Display Settings:

Format

Send to:

Choose Destination
Neuroimage. 2009 Aug;47 Suppl 2:T66-71. doi: 10.1016/j.neuroimage.2009.03.005. Epub 2009 Mar 12.

Reduced prefrontal cortical gray matter volume in young adults exposed to harsh corporal punishment.

Author information

  • 1Department of Psychiatry, Harvard Medical School, Boston, MA, USA. tomo@kumamoto-u.ac.jp

Abstract

OBJECTIVE:

Harsh corporal punishment (HCP) during childhood is a chronic, developmental stressor associated with depression, aggression and addictive behaviors. Exposure to traumatic stressors, such as sexual abuse, is associated with alteration in brain structure, but nothing is known about the potential neurobiological consequences of HCP. The aim of this study was to investigate whether HCP was associated with discernible alterations in gray matter volume (GMV) using voxel-based morphometry (VBM).

METHODS:

1455 young adults (18-25 years) were screened to identify 23 with exposure to HCP (minimum 3 years duration, 12 episodes per year, frequently involving objects) and 22 healthy controls. High-resolution T1-weighted MRI datasets were obtained using Siemens 3 T trio scanner.

RESULTS:

GMV was reduced by 19.1% in the right medial frontal gyrus (medial prefrontal cortex; MPFC, BA10) (P=0.037, corrected cluster level), by 14.5% in the left medial frontal gyrus (dorsolateral prefrontal cortex; DLPFC, BA9) (P=0.015, uncorrected cluster level) and by 16.9% in the right anterior cingulate gyrus (BA24) (P<0.001, uncorrected cluster level) of HCP subjects. There were significant correlations between GMV in these identified regions and performance IQ on the WAIS-III.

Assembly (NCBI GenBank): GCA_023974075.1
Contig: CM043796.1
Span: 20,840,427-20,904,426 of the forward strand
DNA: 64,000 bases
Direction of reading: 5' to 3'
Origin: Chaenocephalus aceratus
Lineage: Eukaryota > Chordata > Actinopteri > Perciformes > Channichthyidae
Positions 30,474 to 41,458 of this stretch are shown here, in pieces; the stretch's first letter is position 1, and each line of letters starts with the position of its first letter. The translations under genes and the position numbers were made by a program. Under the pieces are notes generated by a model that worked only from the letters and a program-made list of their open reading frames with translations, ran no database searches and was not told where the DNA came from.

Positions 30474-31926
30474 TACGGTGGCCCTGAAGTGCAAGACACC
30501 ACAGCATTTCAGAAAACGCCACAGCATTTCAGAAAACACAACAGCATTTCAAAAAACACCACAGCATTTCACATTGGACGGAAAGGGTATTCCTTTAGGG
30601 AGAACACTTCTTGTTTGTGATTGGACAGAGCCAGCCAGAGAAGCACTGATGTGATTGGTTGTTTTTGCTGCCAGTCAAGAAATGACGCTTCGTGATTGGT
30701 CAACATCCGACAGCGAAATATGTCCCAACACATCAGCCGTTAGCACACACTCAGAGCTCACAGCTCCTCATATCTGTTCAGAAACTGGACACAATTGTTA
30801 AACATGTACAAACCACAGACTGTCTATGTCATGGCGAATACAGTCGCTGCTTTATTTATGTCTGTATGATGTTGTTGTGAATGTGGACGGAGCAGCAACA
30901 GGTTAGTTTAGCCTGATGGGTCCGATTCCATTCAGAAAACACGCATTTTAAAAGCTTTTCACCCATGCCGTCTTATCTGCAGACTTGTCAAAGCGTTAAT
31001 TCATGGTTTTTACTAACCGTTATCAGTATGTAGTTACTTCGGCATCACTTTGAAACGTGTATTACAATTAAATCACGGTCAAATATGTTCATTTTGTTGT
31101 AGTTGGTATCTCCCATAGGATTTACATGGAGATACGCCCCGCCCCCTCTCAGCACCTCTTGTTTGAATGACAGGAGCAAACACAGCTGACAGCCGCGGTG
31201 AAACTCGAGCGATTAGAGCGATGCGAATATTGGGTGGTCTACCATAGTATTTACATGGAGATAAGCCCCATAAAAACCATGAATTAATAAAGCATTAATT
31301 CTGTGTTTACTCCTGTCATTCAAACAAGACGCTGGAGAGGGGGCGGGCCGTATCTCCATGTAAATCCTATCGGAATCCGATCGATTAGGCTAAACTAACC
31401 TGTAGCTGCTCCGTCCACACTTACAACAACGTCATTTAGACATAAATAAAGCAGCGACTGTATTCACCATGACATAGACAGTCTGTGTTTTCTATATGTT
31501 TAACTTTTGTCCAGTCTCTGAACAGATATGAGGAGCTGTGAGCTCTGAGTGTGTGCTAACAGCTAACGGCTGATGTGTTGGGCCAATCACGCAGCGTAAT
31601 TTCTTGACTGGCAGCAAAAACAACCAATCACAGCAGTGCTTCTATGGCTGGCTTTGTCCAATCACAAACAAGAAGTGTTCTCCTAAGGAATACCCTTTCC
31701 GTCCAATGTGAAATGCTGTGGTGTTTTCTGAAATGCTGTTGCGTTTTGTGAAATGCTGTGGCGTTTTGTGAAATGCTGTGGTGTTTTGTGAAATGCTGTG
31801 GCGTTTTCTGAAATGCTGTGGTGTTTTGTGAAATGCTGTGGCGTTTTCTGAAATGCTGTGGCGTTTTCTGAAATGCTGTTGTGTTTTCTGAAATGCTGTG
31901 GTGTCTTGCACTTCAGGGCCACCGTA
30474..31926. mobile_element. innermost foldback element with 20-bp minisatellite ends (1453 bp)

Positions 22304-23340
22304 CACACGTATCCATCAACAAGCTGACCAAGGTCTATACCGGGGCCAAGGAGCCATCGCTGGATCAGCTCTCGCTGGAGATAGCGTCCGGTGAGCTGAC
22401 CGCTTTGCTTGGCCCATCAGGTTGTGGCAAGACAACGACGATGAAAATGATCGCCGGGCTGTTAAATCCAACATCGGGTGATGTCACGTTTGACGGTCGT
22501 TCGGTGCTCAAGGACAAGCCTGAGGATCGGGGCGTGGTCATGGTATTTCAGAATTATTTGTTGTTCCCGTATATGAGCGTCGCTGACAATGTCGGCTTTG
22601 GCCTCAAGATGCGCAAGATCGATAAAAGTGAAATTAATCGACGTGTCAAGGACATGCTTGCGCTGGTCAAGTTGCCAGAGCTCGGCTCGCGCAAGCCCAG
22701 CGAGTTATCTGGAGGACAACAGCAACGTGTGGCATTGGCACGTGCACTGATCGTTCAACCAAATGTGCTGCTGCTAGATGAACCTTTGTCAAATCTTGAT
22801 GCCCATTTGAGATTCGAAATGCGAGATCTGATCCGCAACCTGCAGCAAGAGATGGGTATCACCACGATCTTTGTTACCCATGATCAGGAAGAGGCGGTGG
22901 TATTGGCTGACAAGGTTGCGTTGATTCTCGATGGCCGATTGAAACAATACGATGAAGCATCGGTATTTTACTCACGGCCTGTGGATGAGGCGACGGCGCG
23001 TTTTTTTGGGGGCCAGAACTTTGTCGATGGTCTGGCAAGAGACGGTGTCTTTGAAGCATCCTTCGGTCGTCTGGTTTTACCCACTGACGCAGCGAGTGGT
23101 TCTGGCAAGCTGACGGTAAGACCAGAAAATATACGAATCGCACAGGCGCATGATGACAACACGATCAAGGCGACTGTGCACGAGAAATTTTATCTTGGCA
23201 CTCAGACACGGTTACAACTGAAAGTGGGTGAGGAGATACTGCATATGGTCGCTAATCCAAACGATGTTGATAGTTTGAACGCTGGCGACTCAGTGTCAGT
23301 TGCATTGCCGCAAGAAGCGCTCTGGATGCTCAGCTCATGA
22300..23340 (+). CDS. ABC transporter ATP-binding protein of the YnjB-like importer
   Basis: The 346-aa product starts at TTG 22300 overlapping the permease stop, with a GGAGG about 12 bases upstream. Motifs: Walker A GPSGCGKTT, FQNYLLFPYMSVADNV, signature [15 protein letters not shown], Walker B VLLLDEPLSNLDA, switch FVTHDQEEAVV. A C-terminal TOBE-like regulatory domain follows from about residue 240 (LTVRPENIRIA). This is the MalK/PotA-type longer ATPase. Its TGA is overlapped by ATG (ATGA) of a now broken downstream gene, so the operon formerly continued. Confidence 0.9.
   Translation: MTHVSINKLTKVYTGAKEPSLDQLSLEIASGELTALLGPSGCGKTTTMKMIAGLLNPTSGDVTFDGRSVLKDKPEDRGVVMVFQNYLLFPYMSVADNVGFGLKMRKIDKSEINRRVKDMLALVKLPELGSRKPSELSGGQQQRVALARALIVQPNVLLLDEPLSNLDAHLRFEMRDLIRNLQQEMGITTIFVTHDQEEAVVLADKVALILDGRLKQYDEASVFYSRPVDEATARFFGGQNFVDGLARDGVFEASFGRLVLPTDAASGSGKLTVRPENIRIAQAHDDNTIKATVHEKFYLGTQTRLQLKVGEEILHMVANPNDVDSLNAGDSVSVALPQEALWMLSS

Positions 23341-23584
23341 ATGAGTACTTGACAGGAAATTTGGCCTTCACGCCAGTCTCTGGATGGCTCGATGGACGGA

CONCLUSIONS:

Exposing children to harsh HCP may have detrimental effects on trajectories of brain development. However, it is also conceivable that differences in prefrontal cortical development may increase risk of exposure to HCP.

PMID:
19285558
[PubMed - indexed for MEDLINE]
PMCID:
PMC2896871
Free PMC Article

Images from this publication.See all images (1)Free text

Fig. 1
PubMed Commons home

PubMed Commons

0 comments
How to join PubMed Commons

    Supplemental Content

    Full text links

    Icon for Elsevier Science Icon for PubMed Central
    Loading ...
    Write to the Help Desk